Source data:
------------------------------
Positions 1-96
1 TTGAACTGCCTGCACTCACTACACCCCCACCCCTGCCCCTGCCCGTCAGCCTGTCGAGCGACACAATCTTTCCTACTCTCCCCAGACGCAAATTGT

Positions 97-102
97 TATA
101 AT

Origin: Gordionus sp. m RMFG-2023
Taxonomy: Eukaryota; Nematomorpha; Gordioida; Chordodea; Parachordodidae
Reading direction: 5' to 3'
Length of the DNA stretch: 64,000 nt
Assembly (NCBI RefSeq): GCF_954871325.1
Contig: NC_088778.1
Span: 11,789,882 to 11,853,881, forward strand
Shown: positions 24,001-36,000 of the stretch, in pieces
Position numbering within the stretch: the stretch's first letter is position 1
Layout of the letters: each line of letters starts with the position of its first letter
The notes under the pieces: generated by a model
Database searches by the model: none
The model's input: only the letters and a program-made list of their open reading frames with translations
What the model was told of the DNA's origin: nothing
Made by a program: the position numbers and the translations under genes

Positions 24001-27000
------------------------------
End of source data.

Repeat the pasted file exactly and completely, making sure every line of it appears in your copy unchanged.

Positions 1-96
1 TTGAACTGCCTGCACTCACTACACCCCCACCCCTGCCCCTGCCCGTCAGCCTGTCGAGCGACACAATCTTTCCTACTCTCCCCAGACGCAAATTGT

Positions 97-102
97 TATA
101 AT

Origin: Gordionus sp. m RMFG-2023
Taxonomy: Eukaryota; Nematomorpha; Gordioida; Chordodea; Parachordodidae
Reading direction: 5' to 3'
Length of the DNA stretch: 64,000 nt
Assembly (NCBI RefSeq): GCF_954871325.1
Contig: NC_088778.1
Span: 11,789,882 to 11,853,881, forward strand
Shown: positions 24,001-36,000 of the stretch, in pieces
Position numbering within the stretch: the stretch's first letter is position 1
Layout of the letters: each line of letters starts with the position of its first letter
The notes under the pieces: generated by a model
Database searches by the model: none
The model's input: only the letters and a program-made list of their open reading frames with translations
What the model was told of the DNA's origin: nothing
Made by a program: the position numbers and the translations under genes

Positions 24001-27000